UCLA researchers in the Department of Bioengineering have developed a novel multichannel electrode array to restore locomotion in paralyzed or physically impaired patients.
Recovery of locomotion from permanent paralysis caused by spinal cord injuries (SCI) is a central focus in spinal cord prosthesis. Currently, there is no cure for spinal cord injury: aggressive physical therapy and rehabilitation can result in some improvement in locomotion, but is not guaranteed for all patients. Prior studies have demonstrated in animal models that it is possible to regain motor ability through spinal cord stimulation. However, current spinal cord electrodes are thick and bulky and are designed only for use in pain management. A device that will allow SCI patients to regain and control their movement would revolutionize the field and drastically improve patient quality of life.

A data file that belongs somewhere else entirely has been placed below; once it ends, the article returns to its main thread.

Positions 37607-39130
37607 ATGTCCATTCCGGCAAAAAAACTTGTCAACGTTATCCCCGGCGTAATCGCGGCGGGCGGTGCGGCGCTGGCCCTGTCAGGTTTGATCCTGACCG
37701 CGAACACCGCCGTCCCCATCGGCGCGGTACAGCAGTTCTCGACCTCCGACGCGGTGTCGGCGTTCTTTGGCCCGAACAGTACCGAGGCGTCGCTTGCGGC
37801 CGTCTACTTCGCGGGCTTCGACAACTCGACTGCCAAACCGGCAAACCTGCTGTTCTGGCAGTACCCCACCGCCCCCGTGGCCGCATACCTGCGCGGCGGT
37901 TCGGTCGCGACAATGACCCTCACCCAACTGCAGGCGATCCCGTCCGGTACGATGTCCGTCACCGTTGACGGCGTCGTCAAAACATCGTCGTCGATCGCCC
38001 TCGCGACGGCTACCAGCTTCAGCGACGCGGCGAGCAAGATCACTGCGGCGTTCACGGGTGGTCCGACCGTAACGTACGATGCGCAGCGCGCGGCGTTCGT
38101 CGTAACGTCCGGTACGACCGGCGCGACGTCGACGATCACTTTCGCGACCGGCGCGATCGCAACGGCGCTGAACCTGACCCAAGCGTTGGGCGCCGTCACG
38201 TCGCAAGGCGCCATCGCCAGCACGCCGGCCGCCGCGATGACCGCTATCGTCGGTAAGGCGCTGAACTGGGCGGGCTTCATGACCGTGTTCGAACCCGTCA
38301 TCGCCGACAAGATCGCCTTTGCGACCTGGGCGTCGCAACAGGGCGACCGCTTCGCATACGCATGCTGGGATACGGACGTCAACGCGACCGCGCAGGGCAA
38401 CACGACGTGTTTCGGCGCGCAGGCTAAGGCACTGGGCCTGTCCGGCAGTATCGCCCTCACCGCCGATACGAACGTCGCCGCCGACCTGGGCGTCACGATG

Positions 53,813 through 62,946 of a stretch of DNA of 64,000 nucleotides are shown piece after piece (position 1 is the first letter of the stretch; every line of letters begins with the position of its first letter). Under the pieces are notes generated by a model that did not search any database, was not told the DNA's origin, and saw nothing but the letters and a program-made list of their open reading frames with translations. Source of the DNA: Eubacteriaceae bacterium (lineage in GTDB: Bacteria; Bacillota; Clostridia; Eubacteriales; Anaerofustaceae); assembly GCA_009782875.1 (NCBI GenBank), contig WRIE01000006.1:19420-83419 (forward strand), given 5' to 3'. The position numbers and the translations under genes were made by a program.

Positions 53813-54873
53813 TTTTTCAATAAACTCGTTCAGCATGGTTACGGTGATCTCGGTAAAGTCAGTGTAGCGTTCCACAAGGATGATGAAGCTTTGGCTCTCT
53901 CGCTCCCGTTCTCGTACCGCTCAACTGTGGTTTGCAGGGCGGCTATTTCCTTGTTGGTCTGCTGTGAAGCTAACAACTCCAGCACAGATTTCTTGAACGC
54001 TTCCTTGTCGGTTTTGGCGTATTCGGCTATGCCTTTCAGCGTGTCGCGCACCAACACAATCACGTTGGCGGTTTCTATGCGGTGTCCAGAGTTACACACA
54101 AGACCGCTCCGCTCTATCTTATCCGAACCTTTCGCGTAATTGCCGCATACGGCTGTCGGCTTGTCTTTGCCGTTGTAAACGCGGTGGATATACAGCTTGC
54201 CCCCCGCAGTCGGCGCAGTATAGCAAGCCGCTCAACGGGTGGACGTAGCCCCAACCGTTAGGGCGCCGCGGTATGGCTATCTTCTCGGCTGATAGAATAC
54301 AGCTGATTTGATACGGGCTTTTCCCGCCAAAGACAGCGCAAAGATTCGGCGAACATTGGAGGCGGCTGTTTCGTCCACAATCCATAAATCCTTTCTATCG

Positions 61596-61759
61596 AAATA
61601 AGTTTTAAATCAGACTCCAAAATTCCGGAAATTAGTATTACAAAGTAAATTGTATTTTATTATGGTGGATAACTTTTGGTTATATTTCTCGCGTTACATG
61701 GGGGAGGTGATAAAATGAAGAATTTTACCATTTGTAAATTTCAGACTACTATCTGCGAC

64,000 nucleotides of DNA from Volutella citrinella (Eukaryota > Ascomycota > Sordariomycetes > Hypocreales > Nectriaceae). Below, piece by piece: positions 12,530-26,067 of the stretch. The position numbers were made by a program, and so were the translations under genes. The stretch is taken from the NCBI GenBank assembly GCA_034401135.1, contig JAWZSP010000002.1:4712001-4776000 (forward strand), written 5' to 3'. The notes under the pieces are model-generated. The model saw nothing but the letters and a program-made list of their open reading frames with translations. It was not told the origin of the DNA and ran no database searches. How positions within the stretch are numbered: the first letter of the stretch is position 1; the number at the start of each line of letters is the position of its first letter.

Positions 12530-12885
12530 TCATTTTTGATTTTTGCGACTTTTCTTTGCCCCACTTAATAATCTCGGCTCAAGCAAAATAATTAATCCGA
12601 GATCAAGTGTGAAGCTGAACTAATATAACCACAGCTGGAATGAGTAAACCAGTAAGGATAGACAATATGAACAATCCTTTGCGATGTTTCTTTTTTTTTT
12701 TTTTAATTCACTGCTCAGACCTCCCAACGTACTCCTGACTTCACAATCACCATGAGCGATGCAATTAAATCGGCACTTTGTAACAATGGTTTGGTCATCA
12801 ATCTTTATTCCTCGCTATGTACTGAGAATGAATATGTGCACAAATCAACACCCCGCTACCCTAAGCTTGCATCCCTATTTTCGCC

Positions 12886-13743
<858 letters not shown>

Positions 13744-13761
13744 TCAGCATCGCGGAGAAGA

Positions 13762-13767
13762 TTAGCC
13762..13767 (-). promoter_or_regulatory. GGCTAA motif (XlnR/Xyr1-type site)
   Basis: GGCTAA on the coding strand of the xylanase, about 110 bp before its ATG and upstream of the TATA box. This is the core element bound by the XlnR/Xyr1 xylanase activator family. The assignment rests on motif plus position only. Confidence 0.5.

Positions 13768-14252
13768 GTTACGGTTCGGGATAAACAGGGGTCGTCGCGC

Researchers at UCLA have developed a flexible multi-site polymer electrode array for epidural spinal cord stimulation. The electrodes are flexible and durable enough to withstand typical motion. Programmable multi-site electrodes allow customization of stimulation parameters for individual patients. The device was tested in vivo in a rat SCI model, which showed that electrical stimulation using the electrode array restored walking ability in paralyzed mice.
Spinal cord stimulation:
|United States Of America||Issued Patent||10,773,074||09/15/2020||2015-028|
Additional Patents Pending
Electrode; spinal cord injury; epidural simulation; paralysis; locomotion; rehabilitation; physical therapy; prosthesis; spinal cord prosthesis; spinal cord